The ADRIFT community itself is pretty small. It’s always been that way, though it seems more noticeable now due to how quiet the forum has been these last few months, so it’s not like there are huge amounts of people out there who are going to be playing every new game that comes out. Of the ones who do play the game, only a fraction will ever consider writing a review and of them only one or two (if that) will go ahead and actually write that review. I’d love to see that change and for every new game to get a dozen or more reviews (just think how much more incentive people would have to write games then), but it’s never happened before and I don’t see it happening now.

But anyway, I downloaded and played the game. I have to admit I hadn’t realised it was there until I read this review as I only check the main site only very rarely. Maybe future authors should consider announcing their games on the forum?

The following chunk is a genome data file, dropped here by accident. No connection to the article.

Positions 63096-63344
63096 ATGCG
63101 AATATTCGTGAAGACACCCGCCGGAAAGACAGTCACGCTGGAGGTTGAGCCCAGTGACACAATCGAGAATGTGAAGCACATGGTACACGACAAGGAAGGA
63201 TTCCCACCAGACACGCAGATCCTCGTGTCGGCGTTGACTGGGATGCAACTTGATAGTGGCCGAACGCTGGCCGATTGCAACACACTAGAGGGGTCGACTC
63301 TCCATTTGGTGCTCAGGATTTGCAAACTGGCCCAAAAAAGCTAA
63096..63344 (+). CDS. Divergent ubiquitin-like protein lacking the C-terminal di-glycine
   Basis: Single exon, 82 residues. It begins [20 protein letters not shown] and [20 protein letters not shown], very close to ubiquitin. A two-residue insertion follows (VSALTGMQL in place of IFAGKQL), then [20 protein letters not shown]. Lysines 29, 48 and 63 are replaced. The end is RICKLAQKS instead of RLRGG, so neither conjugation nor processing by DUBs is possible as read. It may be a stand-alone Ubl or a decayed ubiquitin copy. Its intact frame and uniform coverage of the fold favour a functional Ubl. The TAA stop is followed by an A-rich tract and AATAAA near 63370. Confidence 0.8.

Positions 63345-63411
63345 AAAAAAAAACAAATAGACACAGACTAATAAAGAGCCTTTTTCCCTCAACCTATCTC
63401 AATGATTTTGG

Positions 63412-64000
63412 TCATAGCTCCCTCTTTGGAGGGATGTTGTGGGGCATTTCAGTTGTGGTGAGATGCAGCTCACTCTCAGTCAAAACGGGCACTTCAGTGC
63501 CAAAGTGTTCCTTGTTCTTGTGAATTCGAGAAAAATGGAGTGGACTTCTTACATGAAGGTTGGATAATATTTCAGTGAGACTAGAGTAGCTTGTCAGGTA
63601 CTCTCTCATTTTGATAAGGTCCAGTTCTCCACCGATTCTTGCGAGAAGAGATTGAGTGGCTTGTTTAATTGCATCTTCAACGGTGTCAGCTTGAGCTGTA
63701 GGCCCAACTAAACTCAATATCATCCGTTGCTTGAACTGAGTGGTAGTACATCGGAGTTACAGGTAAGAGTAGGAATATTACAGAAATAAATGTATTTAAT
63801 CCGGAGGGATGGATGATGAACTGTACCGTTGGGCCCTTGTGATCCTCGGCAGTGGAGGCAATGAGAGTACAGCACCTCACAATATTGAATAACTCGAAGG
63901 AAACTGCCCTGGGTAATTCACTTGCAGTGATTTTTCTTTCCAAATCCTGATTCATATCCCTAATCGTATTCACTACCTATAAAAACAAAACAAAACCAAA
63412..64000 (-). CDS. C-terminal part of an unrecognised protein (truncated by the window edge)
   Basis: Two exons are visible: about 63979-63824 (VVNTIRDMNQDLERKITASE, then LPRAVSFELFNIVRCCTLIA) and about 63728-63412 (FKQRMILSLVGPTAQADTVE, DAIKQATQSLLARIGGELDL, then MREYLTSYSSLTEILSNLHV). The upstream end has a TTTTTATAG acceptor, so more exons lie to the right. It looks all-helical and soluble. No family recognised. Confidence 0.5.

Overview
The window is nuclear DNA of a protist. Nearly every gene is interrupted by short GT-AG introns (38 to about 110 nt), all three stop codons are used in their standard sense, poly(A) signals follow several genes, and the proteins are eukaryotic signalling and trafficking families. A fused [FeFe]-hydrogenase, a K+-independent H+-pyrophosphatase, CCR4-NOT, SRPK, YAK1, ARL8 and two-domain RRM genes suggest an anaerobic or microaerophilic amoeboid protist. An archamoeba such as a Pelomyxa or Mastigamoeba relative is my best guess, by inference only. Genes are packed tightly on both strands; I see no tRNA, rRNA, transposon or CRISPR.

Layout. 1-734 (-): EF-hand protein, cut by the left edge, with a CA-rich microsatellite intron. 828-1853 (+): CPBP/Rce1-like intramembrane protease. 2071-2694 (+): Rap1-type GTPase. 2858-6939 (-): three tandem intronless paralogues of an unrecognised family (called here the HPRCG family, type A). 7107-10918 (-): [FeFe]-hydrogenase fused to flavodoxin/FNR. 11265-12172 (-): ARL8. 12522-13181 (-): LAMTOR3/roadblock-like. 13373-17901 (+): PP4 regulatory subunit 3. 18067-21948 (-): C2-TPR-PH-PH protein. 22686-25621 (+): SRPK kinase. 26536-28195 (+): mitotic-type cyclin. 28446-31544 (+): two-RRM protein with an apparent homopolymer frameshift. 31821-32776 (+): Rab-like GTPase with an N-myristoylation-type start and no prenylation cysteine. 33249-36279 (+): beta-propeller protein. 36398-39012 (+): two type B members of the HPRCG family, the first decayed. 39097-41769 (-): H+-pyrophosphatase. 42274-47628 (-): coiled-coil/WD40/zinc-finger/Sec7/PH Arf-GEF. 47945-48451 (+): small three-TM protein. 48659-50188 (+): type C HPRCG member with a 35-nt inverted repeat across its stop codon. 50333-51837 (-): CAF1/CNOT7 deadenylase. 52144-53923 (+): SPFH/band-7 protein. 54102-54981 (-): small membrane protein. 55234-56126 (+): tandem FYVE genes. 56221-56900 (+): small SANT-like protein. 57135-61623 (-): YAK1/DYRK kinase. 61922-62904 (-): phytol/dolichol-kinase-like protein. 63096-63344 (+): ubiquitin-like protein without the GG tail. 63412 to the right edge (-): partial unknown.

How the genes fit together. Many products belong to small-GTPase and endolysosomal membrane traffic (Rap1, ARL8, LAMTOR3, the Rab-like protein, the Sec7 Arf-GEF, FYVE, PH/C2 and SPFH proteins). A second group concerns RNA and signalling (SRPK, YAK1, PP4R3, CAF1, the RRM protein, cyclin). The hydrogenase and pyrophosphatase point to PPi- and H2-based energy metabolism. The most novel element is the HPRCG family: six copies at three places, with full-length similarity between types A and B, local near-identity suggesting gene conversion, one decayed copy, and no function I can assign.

PostPosted: Mon Jul 02, 2007 10:20 am
by David Whyld
And without further ado...

Okay, I generally avoid 4 Kb games because a) they're 4 Kb and that’s way too small for a proper game, b) they're 4 Kb and that’s way too small for a proper game. But owing to the death/dearth of new ADRIFT games lately, and the fact that someone writing a game ought to be encouraged, I decided to give it a go.

The game is a take on the fox/chicken/corn puzzle which I'm sure I heard about at school but couldn’t really recall till I read the intro. Here you have to apply the same kind of theory to a devil, an angel and a human: namely, getting them from Hell to Heaven without anything untoward happening to any of them along the way.